January 23rd, 2014 at 7:19:46 AM
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I don't get all.

They say there is no price to pay for betting. So, why wouldn't you introduce a huge number of different bets? Cost = zero ; prob of winning increasing.

There's some information missing, I suppose.

They say there is no price to pay for betting. So, why wouldn't you introduce a huge number of different bets? Cost = zero ; prob of winning increasing.

There's some information missing, I suppose.

Reperiet qui quaesiverit

January 23rd, 2014 at 7:48:37 AM
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seems to me we need to know WWTWD

good for "ask the W?" What Would the Wizard Do if he was the guy with this challenge? For example, would he allow a lot more submissions? What would the math show, as far as how many submissions start to create concern?

the next time Dame Fortune toys with your heart, your soul and your wallet, raise your glass and praise her thus: “Thanks for nothing, you cold-hearted, evil, damnable, nefarious, low-life, malicious monster from Hell!” She is, after all, stone deaf. ... Arnold Snyder

January 23rd, 2014 at 9:34:53 AM
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Quote:kubikulannI don't get all.

They say there is no price to pay for betting. So, why wouldn't you introduce a huge number of different bets? Cost = zero ; prob of winning increasing.

There's some information missing, I suppose.

One entry per household.

"Then you can admire the real gambler, who has neither eaten, slept, thought nor lived, he has so smarted under the scourge of his martingale, so suffered on the rack of his desire for a coup at trente-et-quarante" - Honore de Balzac, 1829

January 23rd, 2014 at 9:50:35 AM
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Doesn't seem fair to the homeless.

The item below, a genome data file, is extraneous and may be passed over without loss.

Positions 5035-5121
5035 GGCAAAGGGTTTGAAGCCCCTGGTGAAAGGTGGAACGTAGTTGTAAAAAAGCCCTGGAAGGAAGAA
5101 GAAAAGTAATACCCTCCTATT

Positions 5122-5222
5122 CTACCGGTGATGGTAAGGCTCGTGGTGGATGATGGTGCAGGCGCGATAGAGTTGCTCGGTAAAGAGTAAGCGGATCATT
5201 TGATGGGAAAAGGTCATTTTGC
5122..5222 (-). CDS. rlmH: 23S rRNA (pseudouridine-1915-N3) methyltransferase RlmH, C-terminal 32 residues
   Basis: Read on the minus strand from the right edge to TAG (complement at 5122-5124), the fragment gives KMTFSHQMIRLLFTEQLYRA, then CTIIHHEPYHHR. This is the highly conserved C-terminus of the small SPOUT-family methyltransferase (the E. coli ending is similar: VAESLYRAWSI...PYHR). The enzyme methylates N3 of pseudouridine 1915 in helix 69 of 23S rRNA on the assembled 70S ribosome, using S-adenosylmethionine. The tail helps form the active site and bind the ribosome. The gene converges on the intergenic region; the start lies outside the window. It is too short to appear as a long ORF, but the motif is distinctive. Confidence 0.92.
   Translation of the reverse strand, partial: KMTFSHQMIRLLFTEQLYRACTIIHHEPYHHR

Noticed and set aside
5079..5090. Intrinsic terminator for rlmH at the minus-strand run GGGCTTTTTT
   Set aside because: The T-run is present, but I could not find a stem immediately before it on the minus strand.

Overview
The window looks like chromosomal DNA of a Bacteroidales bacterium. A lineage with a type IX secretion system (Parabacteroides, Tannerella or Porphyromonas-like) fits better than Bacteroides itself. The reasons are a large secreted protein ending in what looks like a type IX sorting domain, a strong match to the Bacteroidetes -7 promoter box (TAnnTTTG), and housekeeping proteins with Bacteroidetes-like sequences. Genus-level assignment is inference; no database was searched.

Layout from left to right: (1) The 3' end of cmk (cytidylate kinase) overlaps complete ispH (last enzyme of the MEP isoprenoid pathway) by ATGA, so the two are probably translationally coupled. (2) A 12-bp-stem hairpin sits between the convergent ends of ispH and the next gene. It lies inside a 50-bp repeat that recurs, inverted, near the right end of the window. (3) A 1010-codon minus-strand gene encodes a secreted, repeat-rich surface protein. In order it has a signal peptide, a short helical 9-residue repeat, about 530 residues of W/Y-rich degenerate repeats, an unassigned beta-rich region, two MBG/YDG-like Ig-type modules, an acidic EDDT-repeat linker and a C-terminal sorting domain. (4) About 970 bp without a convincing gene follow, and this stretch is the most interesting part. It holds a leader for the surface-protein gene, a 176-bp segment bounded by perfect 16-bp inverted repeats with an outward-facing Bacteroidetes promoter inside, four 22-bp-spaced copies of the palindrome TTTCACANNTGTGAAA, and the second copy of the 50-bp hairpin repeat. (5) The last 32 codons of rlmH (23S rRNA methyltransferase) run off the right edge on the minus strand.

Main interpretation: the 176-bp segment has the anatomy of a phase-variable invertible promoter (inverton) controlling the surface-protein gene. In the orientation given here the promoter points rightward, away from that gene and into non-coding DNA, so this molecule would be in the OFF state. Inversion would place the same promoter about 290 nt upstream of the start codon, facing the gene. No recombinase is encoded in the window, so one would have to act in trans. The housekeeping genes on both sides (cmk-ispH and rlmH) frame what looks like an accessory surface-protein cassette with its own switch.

Shed not for her
the bitter tear
Nor give the heart
to vain regret
Tis but the casket
that lies here,
The gem that filled it
Sparkles yet

January 23rd, 2014 at 10:27:19 AM
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Quote:BuzzardDoesn't seem fair to the homeless.

Many things aren't.

"Then you can admire the real gambler, who has neither eaten, slept, thought nor lived, he has so smarted under the scourge of his martingale, so suffered on the rack of his desire for a coup at trente-et-quarante" - Honore de Balzac, 1829

January 23rd, 2014 at 10:32:23 AM
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Quote:thecesspitMany things aren't.

And yet so many people think the homeless have chosen to be so.

Shed not for her
the bitter tear
Nor give the heart
to vain regret
Tis but the casket
that lies here,
The gem that filled it
Sparkles yet

January 23rd, 2014 at 11:10:49 AM
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Quote:odiousgambitPS: it occurs to me that 128 billion submissions would change everything, or even submissions in the millions too. So, I guess it was smart to limit it to one per household.

Of course, so conservatively assuming 100 million households entering:

n =100,000,000

p = 0.0000000000078125 (as before)

The probability that you will get no winners is:

P(N=0) = (1 - p)^n

= 0.999219052256535

And the probability that you'll get at least one winner is:

P(N>0) = 1 - P(N=0)

= 0.000780947743464933

Therefore, the cost of the insurance policy should actually be:

C = ($1,000,000,000)(0.000780947743464933)

= $780,947.74

Of course you are only going to get a small fraction of that number of households actually entering but that would require another estimate based on previous contests of similar magnitude. So if n = (5%)(100,000,000) = 5,000,000 then C = $39,061.88 only.